May 3, 2021

Citizens’ vision: Let us walk together

Citizens’ vision: Let us walk together

The Sustainable Hour no 361

We are so pleased to have Kitty Walker, Carol Carney and Tuesday Browell in The Tunnel on 5 May 2021 – three community mobilisers in their own ways, getting good results by getting the people behind them. We hope that you will be as inspired by them as we are.

[11:40] Kitty Walker is founder of the very busy and effective Queenscliffe Climate Action Group. She tells the story of how her climate concerns forced her to call a public meeting in her town. Step by step she saw that concern solidify as a community, which she didn’t know the extent of which existed previously, formed around her. This led to a strong connection with their small local government borough and its recent declaration of a climate emergency.

All through this process Kitty surprised herself by what she was able to achieve by getting out of her comfort zone – the same happened to the committee that formed around her to take their concerns forward. They have worked hard with Council to develop a climate emergency response plan that spells out how they will act as a community to implement policies and practices consistent with a climate emergency. On 19 May 2021, Council meets to make a decision on this plan, and Kitty encourages all residents of the borough to show up in red clothes at that meeting in order to show councillors that the community stands together in its support of the proposed plan.

[32:00] Carol Carney and Tuesday Browell are two friends from Echuca who, when they heard about the sorry state of the Baarka (Darling) River, couldn’t just sit with that concern, they had to do something about it. Just like Kitty, they gathered people around them and with their support formed the Baarka River Convoy. What followed both saddened and enraged them as they navigated their boats along that river, often having to pull their boats out because of the lack of water. They observed first hand the devastation that mismanagement of water resources, bad land use practices and corruption has impacted, both on the river and the communities right along its length. With this knowledge came a responsibility and determination for them both to work with others to right this wrong, building a groundswell of love for the river.

Mik Aidt starts today’s show off with concerns he has about the lack of ambition in the Victorian government’s carbon reduction targets that came out over the weekend. Colin Mockett picks up on this and echoes that sentiment. His Global Outlook zooms us to France where the government there has released a report aimed at the financial sector. This clearly shows the comparison in bottom lines between the companies that adopt climate friendly policies and those that don’t. Even companies like Coca-Cola are getting onboard the renewable energy train, announcing that all their vehicles in Europe will be electric by 2030.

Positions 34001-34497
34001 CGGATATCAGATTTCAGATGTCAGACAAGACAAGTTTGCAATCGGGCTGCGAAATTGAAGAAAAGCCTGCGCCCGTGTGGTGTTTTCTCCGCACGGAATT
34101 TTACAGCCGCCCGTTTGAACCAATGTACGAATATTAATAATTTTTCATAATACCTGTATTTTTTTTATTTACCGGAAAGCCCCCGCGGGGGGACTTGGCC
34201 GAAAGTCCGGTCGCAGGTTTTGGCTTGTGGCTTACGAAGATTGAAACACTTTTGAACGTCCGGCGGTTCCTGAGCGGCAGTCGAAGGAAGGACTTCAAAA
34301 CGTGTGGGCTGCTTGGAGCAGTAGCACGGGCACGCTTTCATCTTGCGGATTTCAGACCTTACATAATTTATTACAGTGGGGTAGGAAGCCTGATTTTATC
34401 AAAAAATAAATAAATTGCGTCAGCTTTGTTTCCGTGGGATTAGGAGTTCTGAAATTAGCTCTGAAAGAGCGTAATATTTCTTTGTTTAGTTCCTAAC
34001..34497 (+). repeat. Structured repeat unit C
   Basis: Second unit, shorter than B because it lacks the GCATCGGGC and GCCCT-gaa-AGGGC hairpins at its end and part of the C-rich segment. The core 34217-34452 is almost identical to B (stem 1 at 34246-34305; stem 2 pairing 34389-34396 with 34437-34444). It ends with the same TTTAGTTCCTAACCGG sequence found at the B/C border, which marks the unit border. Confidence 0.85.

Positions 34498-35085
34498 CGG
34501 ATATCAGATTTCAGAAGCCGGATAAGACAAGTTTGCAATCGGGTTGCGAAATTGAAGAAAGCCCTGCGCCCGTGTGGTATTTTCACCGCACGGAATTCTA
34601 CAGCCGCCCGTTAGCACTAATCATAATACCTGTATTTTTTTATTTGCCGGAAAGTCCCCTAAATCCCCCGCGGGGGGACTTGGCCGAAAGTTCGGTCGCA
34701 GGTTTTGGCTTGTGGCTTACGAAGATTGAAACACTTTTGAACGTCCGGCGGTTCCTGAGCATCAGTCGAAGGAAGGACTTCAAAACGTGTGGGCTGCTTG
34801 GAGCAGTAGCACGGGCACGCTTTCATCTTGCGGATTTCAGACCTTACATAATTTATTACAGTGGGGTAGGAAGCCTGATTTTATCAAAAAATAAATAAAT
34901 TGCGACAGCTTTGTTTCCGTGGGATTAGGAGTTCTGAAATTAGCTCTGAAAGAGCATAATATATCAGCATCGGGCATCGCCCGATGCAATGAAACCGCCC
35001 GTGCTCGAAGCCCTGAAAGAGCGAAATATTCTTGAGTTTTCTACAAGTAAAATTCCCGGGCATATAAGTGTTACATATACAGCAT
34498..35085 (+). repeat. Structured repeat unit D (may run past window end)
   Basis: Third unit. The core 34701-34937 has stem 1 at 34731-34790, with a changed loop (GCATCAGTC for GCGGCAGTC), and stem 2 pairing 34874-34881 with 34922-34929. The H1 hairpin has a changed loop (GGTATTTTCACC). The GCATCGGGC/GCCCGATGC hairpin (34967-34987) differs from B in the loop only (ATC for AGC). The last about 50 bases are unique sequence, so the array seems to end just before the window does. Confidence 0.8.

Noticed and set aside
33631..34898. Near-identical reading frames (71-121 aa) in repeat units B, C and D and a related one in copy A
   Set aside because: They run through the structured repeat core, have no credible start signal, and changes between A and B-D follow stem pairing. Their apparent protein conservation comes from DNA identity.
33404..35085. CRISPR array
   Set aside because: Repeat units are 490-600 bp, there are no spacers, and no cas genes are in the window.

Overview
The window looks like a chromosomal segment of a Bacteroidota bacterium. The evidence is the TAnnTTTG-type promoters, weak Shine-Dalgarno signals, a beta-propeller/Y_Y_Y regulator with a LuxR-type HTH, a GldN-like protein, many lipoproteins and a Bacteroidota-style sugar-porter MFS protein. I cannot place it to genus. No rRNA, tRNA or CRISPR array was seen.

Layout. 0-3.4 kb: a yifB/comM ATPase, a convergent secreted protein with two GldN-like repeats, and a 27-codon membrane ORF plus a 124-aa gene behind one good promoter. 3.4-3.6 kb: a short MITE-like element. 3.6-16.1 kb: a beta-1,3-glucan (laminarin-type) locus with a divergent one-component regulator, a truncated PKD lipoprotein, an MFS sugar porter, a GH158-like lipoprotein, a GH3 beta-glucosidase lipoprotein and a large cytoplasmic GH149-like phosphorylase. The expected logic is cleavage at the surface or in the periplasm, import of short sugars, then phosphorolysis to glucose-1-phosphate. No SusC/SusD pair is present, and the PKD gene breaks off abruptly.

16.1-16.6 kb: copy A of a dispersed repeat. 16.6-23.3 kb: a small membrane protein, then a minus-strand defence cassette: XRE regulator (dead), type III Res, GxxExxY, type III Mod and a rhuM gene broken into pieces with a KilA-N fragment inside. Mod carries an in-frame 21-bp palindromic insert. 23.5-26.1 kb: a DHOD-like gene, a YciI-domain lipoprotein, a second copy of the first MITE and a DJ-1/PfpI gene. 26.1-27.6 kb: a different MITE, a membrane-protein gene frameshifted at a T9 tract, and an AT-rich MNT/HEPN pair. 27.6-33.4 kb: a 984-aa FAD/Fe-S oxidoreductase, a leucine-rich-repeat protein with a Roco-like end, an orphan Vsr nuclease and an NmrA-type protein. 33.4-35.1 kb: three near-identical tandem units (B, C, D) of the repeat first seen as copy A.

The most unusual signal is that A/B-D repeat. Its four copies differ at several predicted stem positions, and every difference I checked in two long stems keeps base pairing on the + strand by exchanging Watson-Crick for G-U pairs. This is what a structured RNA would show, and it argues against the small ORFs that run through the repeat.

Then it’s over to England with an announcement from the government there that because of their policies, five major air pollutant levels are down and what the positive health consequences of that are. Then up to Scotland where we find out how much of their energy comes from renewable sources today.
Finally we end up back in Oz with news that entrepreneurs have found a way of making money by using sea weed to reduce the amount of methane emissions coming from the cattle industry.

Until we return in a week’s time, find the revolutionary in yourself and be the change you want to see in the world. As we learn in The Sustainable Hour today, you don’t need to be confrontational to get a good result. You can get a good result by getting the people behind you, and then speaking reasonably to those in power. It all begins when you find confidence that you can make the difference, and vision it.


“We place the environment at the centre of all decisions. Through education, engagement and collaboration, we are proud to secure a remarkable and optimistic future for our Borough. (…) Let us walk together.”
~ Excerpt of Borough of Queenscliffe’s Climate Emergency Response Plan Vision


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Acknowledgement

We at The Sustainable Hour would like to pay our respect to the traditional custodians of the land on which we are broadcasting, the Wathaurong People, and pay our respect to their elders, past, present and future.

The traditional owners lived in harmony with the land. They nurtured it and thrived in often harsh conditions for millenia before they were invaded. Their land was then stolen from them – it wasn’t ceeded. It is becoming more and more obvious that, if we are to survive the climate emergency we are facing, we have much to learn from their land management practices.

Our battle for climate justice won’t be won until our First Nations brothers and sisters have their true justice. When we talk about the future, it means extending our respect to those children not yet born, the generations of the future – remembering the old saying that…

“We do not inherit the Earth from our ancestors. We borrow it from our children.”

The decisions currently being made around Australia to ignore the climate emergency are being made by those who won’t be around by the time the worst effects hit home. How utterly disgusting, disrespectful and unfair is that?



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We are a unique, resilient, coastal community. Guided by science, we mobilise to confront the challenges of a rapidly changing climate. We respect, lead, adapt, innovate and inspire.

We place the environment at the centre of all decisions. Through education, engagement and collaboration, we are proud to secure a remarkable and optimistic future for our Borough.